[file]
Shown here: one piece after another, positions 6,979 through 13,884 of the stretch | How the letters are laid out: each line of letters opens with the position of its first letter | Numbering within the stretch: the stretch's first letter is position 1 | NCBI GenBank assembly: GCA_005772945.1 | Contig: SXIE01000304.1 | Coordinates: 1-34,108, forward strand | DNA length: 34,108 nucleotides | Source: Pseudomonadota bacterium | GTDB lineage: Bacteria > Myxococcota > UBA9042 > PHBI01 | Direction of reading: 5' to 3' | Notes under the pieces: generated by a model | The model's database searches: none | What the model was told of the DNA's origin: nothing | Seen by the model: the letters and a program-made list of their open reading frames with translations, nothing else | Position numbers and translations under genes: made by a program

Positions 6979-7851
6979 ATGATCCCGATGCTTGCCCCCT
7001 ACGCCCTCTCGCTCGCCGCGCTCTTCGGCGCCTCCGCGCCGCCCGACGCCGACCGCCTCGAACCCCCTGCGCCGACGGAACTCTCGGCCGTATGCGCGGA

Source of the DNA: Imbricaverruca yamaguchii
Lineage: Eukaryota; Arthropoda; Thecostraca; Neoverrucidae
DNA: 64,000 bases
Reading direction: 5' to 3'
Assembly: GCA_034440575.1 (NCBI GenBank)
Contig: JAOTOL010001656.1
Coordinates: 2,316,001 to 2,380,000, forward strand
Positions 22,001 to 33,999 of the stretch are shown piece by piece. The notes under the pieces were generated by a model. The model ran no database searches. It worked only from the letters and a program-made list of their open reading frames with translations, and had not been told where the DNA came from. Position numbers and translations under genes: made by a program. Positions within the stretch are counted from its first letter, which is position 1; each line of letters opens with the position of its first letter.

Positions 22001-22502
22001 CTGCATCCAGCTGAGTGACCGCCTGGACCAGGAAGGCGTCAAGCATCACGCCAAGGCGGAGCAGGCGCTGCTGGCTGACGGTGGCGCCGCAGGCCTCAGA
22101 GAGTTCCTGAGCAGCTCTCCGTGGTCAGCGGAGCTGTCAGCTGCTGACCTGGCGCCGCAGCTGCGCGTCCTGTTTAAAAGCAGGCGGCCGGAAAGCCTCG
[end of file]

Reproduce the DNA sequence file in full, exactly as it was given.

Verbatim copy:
Shown here: one piece after another, positions 6,979 through 13,884 of the stretch | How the letters are laid out: each line of letters opens with the position of its first letter | Numbering within the stretch: the stretch's first letter is position 1 | NCBI GenBank assembly: GCA_005772945.1 | Contig: SXIE01000304.1 | Coordinates: 1-34,108, forward strand | DNA length: 34,108 nucleotides | Source: Pseudomonadota bacterium | GTDB lineage: Bacteria > Myxococcota > UBA9042 > PHBI01 | Direction of reading: 5' to 3' | Notes under the pieces: generated by a model | The model's database searches: none | What the model was told of the DNA's origin: nothing | Seen by the model: the letters and a program-made list of their open reading frames with translations, nothing else | Position numbers and translations under genes: made by a program

Positions 6979-7851
6979 ATGATCCCGATGCTTGCCCCCT
7001 ACGCCCTCTCGCTCGCCGCGCTCTTCGGCGCCTCCGCGCCGCCCGACGCCGACCGCCTCGAACCCCCTGCGCCGACGGAACTCTCGGCCGTATGCGCGGA

Source of the DNA: Imbricaverruca yamaguchii
Lineage: Eukaryota; Arthropoda; Thecostraca; Neoverrucidae
DNA: 64,000 bases
Reading direction: 5' to 3'
Assembly: GCA_034440575.1 (NCBI GenBank)
Contig: JAOTOL010001656.1
Coordinates: 2,316,001 to 2,380,000, forward strand
Positions 22,001 to 33,999 of the stretch are shown piece by piece. The notes under the pieces were generated by a model. The model ran no database searches. It worked only from the letters and a program-made list of their open reading frames with translations, and had not been told where the DNA came from. Position numbers and translations under genes: made by a program. Positions within the stretch are counted from its first letter, which is position 1; each line of letters opens with the position of its first letter.

Positions 22001-22502
22001 CTGCATCCAGCTGAGTGACCGCCTGGACCAGGAAGGCGTCAAGCATCACGCCAAGGCGGAGCAGGCGCTGCTGGCTGACGGTGGCGCCGCAGGCCTCAGA
22101 GAGTTCCTGAGCAGCTCTCCGTGGTCAGCGGAGCTGTCAGCTGCTGACCTGGCGCCGCAGCTGCGCGTCCTGTTTAAAAGCAGGCGGCCGGAAAGCCTCG